In 2016, the Ontario Building Code was amended to add a new article for general provisions for laundry-dryer equipment venting in residential occupancies. Under section 220.127.116.11 (Ventilation of Rooms and Spaces), the following requirements were added as follows:
Venting of Laundry-Drying Equipment
(1) Exhaust ducts or vents connected to laundry-drying equipment shall discharge directly to the outdoors.
(2) Exhaust ducts connected to laundry-drying equipment shall be
(a) independent of other exhaust ducts,
(b) accessible for inspection and cleaning, and
(c) constructed of a smooth corrosion-resistant material.
(3) Where collective venting of multiple installations of laundry-drying equipment is used, the ventilation system shall
(a) be connected to a common exhaust duct that is vented by one central exhaust fan and incorporates one central lint trap,
(b) include an interlock to activate the central exhaust fan when laundry-drying equipment is in use, and
(c) where required by Article 18.104.22.168, be provided with make-up air.
Rationale for Change
There are currently no explicit requirements for laundry-dryer exhaust vents.
There are no provisions to require the venting of laundry drying appliances to the outdoors. The discharge of contaminated and moisture-laden air into a building environment can create poor indoor air quality, a fire hazard and excessive humidity. This could cause adverse health effects on the occupants due to the particulates and other contaminants (Volatile Organic Compounds – VOC) and due to possible mould growth. For example, exposure to particulates at certain levels can cause various health effects such as eye irritation and respiratory illnesses as well as trigger asthma and allergy related symptoms. Also, excessive humidity can accelerate a chemical reaction that triggers an increase in the off-gassing from materials and fabrics, and can encourage the growth of viable organisms such as mould and bacteria.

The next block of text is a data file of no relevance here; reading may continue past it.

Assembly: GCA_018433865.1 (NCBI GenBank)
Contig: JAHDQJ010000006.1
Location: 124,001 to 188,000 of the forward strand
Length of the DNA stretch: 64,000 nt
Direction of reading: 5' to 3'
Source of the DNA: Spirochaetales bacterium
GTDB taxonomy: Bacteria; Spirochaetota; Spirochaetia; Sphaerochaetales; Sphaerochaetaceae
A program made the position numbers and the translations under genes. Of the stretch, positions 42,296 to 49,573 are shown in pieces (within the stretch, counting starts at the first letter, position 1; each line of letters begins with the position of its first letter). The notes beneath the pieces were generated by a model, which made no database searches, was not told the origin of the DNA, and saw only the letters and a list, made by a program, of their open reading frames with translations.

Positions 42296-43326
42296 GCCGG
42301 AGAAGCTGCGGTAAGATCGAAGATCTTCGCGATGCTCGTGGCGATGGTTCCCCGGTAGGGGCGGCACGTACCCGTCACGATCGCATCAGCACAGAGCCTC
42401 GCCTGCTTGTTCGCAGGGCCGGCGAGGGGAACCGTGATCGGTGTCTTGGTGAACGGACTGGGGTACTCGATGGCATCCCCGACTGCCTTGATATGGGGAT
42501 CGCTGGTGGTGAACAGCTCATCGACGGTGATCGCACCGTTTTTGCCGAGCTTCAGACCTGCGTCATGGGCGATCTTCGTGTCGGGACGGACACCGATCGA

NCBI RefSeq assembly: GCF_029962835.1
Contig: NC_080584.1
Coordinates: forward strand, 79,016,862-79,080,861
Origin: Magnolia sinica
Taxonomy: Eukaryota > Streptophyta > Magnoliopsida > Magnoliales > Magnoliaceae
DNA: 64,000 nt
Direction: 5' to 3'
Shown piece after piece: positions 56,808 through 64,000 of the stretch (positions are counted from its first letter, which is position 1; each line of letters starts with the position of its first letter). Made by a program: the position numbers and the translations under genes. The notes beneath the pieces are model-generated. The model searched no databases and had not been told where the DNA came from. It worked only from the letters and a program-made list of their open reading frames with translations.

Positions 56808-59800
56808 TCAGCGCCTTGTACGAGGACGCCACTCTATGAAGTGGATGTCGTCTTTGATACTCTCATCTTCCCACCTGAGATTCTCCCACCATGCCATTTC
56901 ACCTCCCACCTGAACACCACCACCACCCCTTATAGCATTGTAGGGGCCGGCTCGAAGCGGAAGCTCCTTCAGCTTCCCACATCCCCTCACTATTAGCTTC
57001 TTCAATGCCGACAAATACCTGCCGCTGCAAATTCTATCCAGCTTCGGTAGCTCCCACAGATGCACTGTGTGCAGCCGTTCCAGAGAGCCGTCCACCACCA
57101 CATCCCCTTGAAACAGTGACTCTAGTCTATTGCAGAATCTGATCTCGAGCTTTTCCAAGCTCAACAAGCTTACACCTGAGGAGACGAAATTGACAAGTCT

The collective venting of multiple installations of laundry drying appliances, which could be possible in multi-unit residential buildings (common laundry room), may cause a build-up of lint in the exhaust ducts when one or more laundry drying appliances are not in use. Collective venting may also cause short-circuiting of the air to non-operating drying appliances. These situations may cause a fire hazard.
This proposed change harmonizes requirements with the model National Building Code of Canada. The proposed change controls the source of the contaminants by requiring the venting of laundry drying appliances to the outdoors. This would reduce the amount
of particulates and the level of humidity in the indoor building environment, therefore increasing the indoor air quality of the building. Control of the source of the contaminants would also reduce the occurrence of fire and the deterioration of the building assembly.
The change would also allow for proper maintenance of the exhaust vent. Requiring a common exhaust duct with a central exhaust fan creates a continuous negative pressure in the plenum, preventing any back draft or short-circuiting of the air to non-operating drying appliances. This would reduce the risk of fire associated with the build-up of lint.